Perhaps most topically, the 92-page final declaration adopted unanimously by leaders from 118 states supports Iran's right to develop nuclear energy for peaceful purposes.
Cuban Foreign Minister Felipe Perez Roque said the members of the NAM "reject any monopoly over nuclear technology" and the idea that "those who have nuclear weapons [can] prohibit others from using nuclear energy for peaceful means to produce electricity, for medical use, [and for] other peaceful purposes."
The declaration urged Iran to cooperate fully with the UN nuclear watchdog, the International Atomic Energy Agency (IAEA), but noted that the IAEA found that all nuclear material declared by Iran had been accounted for.
Relations With The United States
Iran's President Mahmud Ahmadinejad questioned the independence of the United Nations, complaining that "the superpowers of the world, including the United States, are using the Security Council as a basis for using strong-arm tactics to impose policy."
UN Secretary-General Kofi Annan agreed that the council must be more responsive to less powerful countries.
The theme of U.S. influence over international affairs was a recurrent theme at the summit, and the closing statement contains many veiled criticisms of the United States.
The president of the presidium of North Korea's Supreme People's Assembly, Kim Yong Nam, defended its nuclear weapons program, arguing that the United States left it no option but to seek a deterrent. He said that there is therefore "no justification whatsoever to urge the Democratic People's Republic of Korea [DPRK] to return to the talks unconditionally. The DPRK will never go back to the talks while under U.S. sanctions."
Acting Cuban President Raul Castro and Venezuela's President Hugo Chavez delivered harsh condemnations of U.S. policies.
Others, though, insisted that the NAM is not "anti any country."
Founded in 1961, the NAM aimed to act as a counterweight to Western states and the Soviet bloc when most nations were being pressured to take sides in the Cold War.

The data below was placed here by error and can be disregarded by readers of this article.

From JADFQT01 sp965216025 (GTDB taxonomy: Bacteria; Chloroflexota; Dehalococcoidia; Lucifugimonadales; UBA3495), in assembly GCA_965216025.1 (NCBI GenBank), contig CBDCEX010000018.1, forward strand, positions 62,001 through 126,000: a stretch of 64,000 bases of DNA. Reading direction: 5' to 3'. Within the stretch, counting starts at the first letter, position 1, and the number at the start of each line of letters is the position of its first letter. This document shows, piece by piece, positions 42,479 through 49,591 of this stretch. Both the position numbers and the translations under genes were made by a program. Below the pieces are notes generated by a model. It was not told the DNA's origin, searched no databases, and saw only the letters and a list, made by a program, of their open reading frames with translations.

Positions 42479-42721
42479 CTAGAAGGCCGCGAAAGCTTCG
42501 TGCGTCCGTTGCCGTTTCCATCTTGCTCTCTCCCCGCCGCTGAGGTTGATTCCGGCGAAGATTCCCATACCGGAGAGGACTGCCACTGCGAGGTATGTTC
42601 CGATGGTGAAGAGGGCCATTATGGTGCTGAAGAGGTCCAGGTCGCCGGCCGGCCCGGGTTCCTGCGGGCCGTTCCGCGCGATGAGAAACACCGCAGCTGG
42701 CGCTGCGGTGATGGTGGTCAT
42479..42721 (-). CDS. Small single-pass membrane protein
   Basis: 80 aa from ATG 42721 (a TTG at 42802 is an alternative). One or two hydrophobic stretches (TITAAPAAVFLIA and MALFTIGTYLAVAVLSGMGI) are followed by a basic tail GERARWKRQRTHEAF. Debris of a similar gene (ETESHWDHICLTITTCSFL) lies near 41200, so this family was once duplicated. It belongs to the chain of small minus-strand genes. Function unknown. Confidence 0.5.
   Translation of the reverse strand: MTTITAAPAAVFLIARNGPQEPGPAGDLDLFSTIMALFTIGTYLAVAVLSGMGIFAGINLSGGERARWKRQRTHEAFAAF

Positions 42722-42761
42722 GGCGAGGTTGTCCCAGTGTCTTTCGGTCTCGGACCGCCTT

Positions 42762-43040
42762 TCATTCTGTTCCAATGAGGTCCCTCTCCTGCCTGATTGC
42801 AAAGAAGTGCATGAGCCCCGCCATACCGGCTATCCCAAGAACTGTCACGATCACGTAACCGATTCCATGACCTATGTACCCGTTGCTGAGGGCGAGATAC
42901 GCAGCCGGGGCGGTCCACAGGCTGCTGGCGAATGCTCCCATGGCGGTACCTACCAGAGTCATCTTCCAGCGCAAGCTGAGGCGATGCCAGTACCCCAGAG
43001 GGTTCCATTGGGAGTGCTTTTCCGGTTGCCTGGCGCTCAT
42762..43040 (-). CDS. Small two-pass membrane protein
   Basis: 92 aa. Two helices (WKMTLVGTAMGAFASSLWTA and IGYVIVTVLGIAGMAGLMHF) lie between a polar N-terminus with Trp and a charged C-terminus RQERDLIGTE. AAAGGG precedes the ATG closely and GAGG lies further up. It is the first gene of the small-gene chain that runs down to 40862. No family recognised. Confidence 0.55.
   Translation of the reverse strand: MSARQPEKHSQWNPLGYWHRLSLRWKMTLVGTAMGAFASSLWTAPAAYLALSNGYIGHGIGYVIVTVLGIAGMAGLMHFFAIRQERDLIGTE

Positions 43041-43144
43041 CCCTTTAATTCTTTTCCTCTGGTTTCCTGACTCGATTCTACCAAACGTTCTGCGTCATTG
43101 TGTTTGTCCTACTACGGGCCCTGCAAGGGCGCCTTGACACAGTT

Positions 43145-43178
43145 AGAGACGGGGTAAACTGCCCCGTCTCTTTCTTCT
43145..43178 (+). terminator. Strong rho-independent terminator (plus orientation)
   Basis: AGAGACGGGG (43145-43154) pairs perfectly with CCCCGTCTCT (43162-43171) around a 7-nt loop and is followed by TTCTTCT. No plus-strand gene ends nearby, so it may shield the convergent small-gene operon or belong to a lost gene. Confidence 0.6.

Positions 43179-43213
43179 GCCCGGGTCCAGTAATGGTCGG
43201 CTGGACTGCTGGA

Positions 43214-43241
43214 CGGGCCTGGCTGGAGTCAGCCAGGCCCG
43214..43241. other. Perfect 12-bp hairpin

The NAM declaration broadly condemned terrorism, with exceptions for movements for self-determination and battles against foreign occupiers. It also condemned what it terms Israel's "unlawful" policies in the Palestinian territories and its recent military intervention in Lebanon.
Cuban President Fidel Castro, who underwent emergency surgery more than a month ago, was too unwell to attend the gathering but was nonetheless named president of the movement for the next three years.
Venezuela And Iran Tighten Their Ties
The summit also provided an opportunity for some to push for improved bilateral relations. Pakistani President Pervez Musharraf and Indian Prime Minister Manmohan Singh agreed to resume negotiations to bring peace to the disputed region of Kashmir and to battle terrorism together. Musharraf said "a historic opportunity exists that must be seized by the leadership of the two countries to bring to a close a chapter of tension and conflict in our region."
Bilateral discussions continued after the summit, with two of its most prominent participants, Iran's President Ahmadinejad and Venezuela's President Chavez, meeting in Caracas.
Among 20 commercial agreements to be signed during the meeting are plans to set up a joint petrochemical company; to produce bricks, cement, bicycles, and cars; and for Iran to help train Venezuelan metallurgical workers.
Chavez and Ahmadinejad have already agreed to explore for oil and natural gas in Venezuela, and the two presidents are due on September 18 to visit an oil field for a ceremony marking the start of joint drilling.
Venezuela and Iran have agreed to set up a $200 million investment fund and Iran has agreed to build 10,000 homes in Venezuela.
The two countries' efforts to forge closer ties reflect their frosty relations with Washington. Chavez has defended Iran's nuclear program, a point he again underlined at the NAM summit.